I can’t stop thinking about this film, the traces of horror it holds: the fire of an unsolved crime erupting, dirt, a ditch. Goodbye, Laura Palmer. What happens in the black lodge. And I’ve been there. A series of red curtains and missing diaries. A tape recorder. I was only a teenager, blinded by how the static on a small television set creates a puzzle. Smashed with a hammer. A mallet. What happens in a train car. They used rope, but you have astral techniques and pristine suits. You will meet her in that room. Listen to her whisper. It sounds like a broken necklace.
Or a father unable to realize his own destruction. He’s Fred Astaire. He’ll leap on stages and smile and sing. Hear his words drop snow from his mouth. Snow sounds like tears if you listen. Or rage from his mouth. What he does at the dinner table. How nails need to be cleaned. Clean your nails. We cannot eat until these fingernails are clean. It’s the haunting of what has been done and how it is filmed, scored, cut, sliced, bludgeoned. We are all walking with fire. These are words we do not want to hear on tiny television screens: northern woods, dreams of how words turn black like coffee or Douglas firs at night. So, I’ve come to admire the worlds of normalcy and the horror they bring. A discomfort. A mystery on the wind.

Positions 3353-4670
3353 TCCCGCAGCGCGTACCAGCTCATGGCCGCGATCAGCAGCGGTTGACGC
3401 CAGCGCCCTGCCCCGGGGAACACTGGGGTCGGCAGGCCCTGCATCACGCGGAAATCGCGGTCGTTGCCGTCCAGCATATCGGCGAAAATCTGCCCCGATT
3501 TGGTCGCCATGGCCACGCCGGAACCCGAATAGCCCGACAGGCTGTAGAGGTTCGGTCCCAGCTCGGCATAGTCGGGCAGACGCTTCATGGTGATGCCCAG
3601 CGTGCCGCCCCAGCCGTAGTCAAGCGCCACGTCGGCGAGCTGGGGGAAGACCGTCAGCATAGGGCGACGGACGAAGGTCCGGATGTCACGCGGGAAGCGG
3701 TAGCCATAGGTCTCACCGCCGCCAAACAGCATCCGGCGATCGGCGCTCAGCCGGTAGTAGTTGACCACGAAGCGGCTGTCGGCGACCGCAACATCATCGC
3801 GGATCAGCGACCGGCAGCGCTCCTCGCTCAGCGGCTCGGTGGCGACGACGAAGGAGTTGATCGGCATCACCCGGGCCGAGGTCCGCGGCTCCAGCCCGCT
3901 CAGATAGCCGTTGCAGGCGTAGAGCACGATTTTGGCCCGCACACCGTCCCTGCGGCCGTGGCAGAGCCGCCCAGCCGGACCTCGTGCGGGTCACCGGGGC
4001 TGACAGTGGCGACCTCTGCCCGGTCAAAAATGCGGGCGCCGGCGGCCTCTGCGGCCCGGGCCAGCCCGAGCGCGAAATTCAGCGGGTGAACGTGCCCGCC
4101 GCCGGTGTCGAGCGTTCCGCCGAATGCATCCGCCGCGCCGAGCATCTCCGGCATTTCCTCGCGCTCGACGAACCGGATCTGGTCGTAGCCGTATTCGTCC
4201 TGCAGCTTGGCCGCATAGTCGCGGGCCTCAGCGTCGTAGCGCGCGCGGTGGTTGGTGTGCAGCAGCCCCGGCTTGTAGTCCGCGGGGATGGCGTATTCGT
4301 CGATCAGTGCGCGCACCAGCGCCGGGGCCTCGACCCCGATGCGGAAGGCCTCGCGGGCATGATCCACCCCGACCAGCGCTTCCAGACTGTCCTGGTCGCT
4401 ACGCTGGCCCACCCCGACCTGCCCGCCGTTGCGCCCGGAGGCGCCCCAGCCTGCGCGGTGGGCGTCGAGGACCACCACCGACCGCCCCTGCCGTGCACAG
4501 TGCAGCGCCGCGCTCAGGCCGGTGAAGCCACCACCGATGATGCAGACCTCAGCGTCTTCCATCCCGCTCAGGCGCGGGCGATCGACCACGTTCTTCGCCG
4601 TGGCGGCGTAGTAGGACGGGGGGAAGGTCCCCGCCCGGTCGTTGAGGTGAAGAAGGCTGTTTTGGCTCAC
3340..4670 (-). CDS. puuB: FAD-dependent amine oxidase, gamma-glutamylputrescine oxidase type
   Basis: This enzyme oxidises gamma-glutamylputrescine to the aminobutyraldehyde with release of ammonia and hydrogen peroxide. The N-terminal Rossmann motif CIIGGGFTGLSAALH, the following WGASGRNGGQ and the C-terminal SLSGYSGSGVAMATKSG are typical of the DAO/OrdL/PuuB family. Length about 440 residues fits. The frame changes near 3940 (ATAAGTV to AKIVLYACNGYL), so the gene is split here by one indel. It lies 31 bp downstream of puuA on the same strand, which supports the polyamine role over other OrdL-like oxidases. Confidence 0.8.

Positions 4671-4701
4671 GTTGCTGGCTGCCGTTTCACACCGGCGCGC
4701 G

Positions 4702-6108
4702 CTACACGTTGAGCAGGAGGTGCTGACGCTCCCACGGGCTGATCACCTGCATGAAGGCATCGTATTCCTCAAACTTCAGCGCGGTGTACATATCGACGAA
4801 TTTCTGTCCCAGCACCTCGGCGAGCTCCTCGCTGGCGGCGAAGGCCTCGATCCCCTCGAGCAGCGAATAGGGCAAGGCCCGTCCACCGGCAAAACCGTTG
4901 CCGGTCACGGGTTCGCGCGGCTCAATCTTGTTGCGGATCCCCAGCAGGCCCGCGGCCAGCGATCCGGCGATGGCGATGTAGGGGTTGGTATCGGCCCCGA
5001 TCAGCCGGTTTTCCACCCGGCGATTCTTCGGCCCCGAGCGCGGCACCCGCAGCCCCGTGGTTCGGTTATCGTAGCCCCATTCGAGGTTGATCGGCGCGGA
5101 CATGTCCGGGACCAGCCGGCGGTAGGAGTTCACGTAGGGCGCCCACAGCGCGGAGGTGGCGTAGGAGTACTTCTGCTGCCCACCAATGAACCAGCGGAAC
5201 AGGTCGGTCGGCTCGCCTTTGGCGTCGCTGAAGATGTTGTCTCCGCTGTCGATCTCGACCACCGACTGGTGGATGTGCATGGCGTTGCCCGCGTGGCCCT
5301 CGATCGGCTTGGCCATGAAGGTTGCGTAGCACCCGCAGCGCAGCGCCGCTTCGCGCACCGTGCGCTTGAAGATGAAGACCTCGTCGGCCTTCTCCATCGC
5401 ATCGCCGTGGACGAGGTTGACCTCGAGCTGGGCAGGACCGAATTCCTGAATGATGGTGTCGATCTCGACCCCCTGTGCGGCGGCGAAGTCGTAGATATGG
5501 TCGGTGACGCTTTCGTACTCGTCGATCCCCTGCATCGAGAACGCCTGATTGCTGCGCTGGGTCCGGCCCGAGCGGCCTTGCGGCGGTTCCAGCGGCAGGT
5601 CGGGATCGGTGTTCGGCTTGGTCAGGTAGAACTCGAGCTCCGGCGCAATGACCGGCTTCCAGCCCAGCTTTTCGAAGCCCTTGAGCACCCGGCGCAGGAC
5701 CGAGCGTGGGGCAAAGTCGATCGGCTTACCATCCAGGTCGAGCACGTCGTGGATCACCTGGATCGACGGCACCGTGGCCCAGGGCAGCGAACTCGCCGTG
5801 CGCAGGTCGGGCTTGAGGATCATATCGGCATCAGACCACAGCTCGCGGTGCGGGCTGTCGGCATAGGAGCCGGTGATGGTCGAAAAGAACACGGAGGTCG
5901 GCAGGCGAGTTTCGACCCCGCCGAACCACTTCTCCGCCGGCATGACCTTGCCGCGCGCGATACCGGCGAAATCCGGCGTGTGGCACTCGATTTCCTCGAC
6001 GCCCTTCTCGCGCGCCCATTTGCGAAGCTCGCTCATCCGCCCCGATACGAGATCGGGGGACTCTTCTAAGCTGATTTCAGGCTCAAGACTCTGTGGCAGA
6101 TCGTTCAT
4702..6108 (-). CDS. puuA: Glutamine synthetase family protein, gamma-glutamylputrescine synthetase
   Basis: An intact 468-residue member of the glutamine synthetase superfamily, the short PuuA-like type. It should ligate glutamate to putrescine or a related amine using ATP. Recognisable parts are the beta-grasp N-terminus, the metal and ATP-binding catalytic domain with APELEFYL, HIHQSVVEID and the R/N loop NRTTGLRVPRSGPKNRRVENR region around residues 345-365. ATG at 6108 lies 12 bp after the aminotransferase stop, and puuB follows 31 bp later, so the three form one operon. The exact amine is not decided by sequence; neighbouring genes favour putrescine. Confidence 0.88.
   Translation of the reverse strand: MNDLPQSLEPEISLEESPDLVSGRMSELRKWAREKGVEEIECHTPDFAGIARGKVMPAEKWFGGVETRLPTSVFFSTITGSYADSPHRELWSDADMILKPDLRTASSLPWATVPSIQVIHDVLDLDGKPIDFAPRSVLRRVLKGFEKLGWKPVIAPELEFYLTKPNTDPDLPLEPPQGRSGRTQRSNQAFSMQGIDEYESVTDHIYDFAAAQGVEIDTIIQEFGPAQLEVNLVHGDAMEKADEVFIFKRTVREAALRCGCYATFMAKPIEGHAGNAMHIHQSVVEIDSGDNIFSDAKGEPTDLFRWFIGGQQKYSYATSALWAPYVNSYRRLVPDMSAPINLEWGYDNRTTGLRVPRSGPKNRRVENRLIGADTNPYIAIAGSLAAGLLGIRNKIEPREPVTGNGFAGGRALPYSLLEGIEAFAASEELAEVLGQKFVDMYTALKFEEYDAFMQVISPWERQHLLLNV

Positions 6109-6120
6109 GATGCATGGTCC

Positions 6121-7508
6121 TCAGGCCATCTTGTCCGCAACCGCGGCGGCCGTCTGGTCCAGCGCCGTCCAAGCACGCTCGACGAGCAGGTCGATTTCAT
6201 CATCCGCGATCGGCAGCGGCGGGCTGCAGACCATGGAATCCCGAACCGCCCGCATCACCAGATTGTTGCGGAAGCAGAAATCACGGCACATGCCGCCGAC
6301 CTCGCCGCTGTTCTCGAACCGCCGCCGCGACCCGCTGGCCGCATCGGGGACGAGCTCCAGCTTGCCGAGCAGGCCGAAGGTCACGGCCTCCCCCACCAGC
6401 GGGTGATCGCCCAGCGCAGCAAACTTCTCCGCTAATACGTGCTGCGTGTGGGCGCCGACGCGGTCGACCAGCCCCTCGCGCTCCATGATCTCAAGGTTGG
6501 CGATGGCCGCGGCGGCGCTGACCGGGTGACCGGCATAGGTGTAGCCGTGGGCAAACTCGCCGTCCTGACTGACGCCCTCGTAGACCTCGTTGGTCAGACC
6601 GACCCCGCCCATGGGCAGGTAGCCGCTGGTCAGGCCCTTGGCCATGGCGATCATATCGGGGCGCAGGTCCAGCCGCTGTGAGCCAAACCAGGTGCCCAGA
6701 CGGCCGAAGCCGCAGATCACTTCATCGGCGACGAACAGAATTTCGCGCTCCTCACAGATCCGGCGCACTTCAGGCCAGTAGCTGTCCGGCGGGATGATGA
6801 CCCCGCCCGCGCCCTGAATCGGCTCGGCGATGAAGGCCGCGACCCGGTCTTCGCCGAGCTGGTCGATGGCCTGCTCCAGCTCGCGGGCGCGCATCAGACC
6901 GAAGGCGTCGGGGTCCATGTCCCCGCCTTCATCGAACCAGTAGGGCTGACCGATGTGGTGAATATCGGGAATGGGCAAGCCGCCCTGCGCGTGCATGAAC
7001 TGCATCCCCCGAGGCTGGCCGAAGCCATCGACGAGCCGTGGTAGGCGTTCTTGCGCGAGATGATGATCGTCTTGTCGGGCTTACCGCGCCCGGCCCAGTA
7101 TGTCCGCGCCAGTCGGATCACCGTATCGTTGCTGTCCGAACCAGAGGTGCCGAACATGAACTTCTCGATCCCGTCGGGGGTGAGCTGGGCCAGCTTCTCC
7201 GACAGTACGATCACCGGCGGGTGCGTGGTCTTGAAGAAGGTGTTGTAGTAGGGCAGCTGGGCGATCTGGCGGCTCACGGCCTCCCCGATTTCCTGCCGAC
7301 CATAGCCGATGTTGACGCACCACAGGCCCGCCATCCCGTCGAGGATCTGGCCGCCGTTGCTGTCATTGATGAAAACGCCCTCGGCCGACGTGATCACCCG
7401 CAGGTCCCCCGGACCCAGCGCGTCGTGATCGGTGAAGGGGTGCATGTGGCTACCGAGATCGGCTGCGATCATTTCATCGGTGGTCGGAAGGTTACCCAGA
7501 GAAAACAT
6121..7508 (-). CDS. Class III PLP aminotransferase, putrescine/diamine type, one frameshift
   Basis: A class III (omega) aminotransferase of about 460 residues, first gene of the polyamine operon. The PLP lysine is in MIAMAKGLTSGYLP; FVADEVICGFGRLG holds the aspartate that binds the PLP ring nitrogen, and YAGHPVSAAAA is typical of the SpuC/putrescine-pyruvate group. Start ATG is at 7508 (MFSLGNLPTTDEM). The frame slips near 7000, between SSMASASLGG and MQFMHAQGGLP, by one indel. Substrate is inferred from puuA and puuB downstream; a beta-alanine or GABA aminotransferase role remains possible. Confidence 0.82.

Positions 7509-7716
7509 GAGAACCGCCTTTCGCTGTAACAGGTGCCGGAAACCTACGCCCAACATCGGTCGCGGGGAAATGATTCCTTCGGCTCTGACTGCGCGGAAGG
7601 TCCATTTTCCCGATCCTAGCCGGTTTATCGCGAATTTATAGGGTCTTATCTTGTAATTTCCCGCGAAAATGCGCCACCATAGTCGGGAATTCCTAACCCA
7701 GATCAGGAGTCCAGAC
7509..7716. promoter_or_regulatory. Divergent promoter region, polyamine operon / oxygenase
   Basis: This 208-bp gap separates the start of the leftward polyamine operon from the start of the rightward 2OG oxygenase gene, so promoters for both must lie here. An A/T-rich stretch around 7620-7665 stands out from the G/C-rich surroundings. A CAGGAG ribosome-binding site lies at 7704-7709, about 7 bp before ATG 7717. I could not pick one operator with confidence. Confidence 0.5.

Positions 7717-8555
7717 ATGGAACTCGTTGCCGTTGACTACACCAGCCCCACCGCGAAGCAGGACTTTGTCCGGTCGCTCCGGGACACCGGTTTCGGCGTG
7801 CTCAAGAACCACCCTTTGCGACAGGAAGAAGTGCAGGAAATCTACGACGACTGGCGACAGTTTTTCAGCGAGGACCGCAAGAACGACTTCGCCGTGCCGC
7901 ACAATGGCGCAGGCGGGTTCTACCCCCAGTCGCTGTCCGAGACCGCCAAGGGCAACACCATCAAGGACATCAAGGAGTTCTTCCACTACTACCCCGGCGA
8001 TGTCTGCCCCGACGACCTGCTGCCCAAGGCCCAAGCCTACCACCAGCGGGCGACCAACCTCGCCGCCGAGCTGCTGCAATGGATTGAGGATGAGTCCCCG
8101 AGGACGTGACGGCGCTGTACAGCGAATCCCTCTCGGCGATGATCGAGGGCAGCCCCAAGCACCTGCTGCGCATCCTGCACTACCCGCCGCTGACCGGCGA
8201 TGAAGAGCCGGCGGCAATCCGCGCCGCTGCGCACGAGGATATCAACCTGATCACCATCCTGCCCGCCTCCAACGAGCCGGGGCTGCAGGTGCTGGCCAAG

When I first started writing scripts, I gravitated toward horror. I wanted characters to plumb basement depths and walk away changed. I set characters in places like Twin Peaks. I even had a script mirrored off of Twin Peaks. Now, I am more distant, but simultaneously, Twin Peaks has entered me and I cannot shake the ghosts it radiates off my fingers. I want to give praise to the cigarette and the coffee cup, to the tiled floor and the ceiling fan. This is the ocean of cosmic consciousness, a becoming saxophone. An invitation to love. A pulling apart of hands. Of hands draped over faces. This is the sublime entrance we’ve dreamed of. This is how to write a horror movie: under the skin, to the blood and through how the mind makes meaning, makes patterns shatter with hammers swung by fathers. I will cover, keep covering my head.
And this is how it happened. And this is how a father turns monster, turns investigator. A cryptic homecoming. The darkness blooming, burning. Goodbye, Special Agent Cooper. And if we meet again, I’ll bring a blue rose to the party, a French roast to the party, for you and your creator have entered into a state of pure creative transmissions. A moonbeam. A trailer park. The sky. The woods. I’ll go there on foot.
Twin Peaks: Fire Walk With Me is one of my horror inspirations. It inspired the writing of this script.
And I’ll leave you with love: